Tuesday, June 2, 2020
Professor Hegland died over the weekend. The following is courtesy of Robert Fleming:
Kenney Hegland, long-time law professor, author, and advocate for various causes, died in Tucson on May 30, 2020. He had been a major force in the lives of many law students and lawyers for a half century.
Prof. Hegland arrived in Tucson (in 1971) as a 30-year-old lawyer with four years of experience, to help run the Neighborhood Law Office. The NLO, a clinical program offered by the University of Arizona College of Law, was the brainchild of Kenney and fellow young lawyer Andy Silverman. The two of them defined law school clinical programs in Arizona for the next couple decades. The idea of standalone clinical programs was brand-new, exciting and not a little bit edgy. It was a perfect fit for his vigorous, eclectic and avant garde style.
The NLO offered a generation of law students an opportunity to better understand the mechanics of client management and the economics of law practice. It was an excellent idea, much beloved by those who went through it. Of course it couldn’t last.
But Prof. Hegland did. He moved into the academic arena with gusto. He wrote extensively – his writing credits include sole or joint authorship of two dozen books and dozens of articles. His interests were wide – from legal clinics, to law-related education for high school students, to mental health issues to aging and the law. In fact, that last interest blossomed into our continuing collaboration, beginning in about 2005.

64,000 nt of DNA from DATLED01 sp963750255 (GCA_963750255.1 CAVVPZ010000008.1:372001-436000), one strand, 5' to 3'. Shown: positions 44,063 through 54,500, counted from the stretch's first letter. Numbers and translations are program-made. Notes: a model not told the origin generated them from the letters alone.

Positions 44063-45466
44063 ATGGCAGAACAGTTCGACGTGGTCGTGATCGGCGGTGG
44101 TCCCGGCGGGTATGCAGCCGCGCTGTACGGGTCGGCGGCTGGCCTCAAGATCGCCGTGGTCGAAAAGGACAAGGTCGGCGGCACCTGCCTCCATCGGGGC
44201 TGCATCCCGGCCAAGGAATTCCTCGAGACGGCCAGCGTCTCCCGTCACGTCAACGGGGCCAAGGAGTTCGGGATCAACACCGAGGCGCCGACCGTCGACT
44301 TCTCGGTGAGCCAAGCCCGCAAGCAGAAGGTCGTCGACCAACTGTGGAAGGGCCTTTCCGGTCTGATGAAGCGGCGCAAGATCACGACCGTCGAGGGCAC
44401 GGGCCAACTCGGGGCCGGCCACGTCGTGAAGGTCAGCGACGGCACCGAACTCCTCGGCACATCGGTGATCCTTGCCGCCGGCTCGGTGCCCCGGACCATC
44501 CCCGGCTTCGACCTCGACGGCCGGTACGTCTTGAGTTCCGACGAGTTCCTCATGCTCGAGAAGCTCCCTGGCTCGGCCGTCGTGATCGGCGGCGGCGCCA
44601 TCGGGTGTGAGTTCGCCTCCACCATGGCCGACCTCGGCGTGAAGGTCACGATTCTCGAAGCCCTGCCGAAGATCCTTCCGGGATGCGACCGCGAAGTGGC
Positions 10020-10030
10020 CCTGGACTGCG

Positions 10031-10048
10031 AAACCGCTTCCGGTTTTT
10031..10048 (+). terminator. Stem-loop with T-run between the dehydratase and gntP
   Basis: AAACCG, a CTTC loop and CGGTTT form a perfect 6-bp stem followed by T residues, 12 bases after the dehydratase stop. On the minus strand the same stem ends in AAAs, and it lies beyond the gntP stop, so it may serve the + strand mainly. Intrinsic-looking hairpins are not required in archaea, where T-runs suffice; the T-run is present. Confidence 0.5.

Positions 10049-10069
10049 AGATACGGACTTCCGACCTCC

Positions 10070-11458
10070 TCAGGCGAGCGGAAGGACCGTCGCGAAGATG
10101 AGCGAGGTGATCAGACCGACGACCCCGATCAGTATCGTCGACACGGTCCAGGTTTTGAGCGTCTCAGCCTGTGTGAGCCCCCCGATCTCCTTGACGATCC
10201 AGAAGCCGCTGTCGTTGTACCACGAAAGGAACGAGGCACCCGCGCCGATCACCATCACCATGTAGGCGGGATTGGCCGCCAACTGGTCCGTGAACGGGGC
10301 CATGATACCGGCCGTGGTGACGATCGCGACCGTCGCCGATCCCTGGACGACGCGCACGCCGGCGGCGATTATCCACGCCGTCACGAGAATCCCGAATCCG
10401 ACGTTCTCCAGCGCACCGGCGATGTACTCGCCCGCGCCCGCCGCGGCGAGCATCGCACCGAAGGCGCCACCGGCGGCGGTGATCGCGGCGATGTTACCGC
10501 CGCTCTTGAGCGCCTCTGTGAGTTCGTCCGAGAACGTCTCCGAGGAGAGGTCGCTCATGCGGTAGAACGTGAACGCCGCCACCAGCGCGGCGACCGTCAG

I had often said that Kenney Hegland was one of the most interesting and inspiring teachers I never took a class from. Working with him for the last fifteen years has deepened that belief. He was driven. He was remarkably funny and literate to an extent that helped me maintain my humility. He was acerbic, and affectionate, and always looking for a new way to help other people. He would have been perfectly okay with getting rich while offering help, but the help was more important than the riches.
Kenney and I wrote three books together (one of them twice). We had vigorous discussions on many issues – from the significance of living wills (he called them “Suggestions, Not Demands” in an article in the Arizona Attorney in 2004) to the utility of YouTube videos (he created one, ironically, on hospice care earlier this year – see www.GoGentle.org).
But here’s the thing I’ll always remember best about Kenney: he didn’t think the study of law should be about reading cases, diagramming holdings and annotating casebooks. Students in his elder law seminar at the UofA were required to visit a senior center, or talk with patients in a local nursing home, or ride along with Meals-on-Wheels providers. They were also given novels to read and discuss, or topical movies to watch. He wanted them to learn about humanity while studying the law.
Kenney’s favorite class, which he taught for many years: Law & Humanities. What an opportunity for him! It helped him focus on a half dozen pieces of literature with a legal tinge – but seldom more than a passing reference to the law. And it gave him another reason to read voraciously and discuss intellectually – with co-presenters, local attorneys he drafted into co-teaching, and students who must not have known what was about to hit them.
Kenney’s wife, retired Judge Barbara Sattler, wrote a few books herself, including two novels focused on legal issues (“Dog Days” in 2013, and “Behind the Robe” in 2019). Not to be outdone, Kenney tried his hand at the genre, as well – his 2014 novel “Law Prof” was about – well, you can guess.
Prof. Hegland leaves behind his wife Barbara and four children. He was immensely proud of all of them, and truly enjoyed a late-life opportunity to practice law in connection with one. He also leaves a legacy of nearly half a century of law students, most of whom are likely to say that he was one of the most energized, inspiring and humane teachers they ever had.
Thank you Professor Hegland. You will be remembered.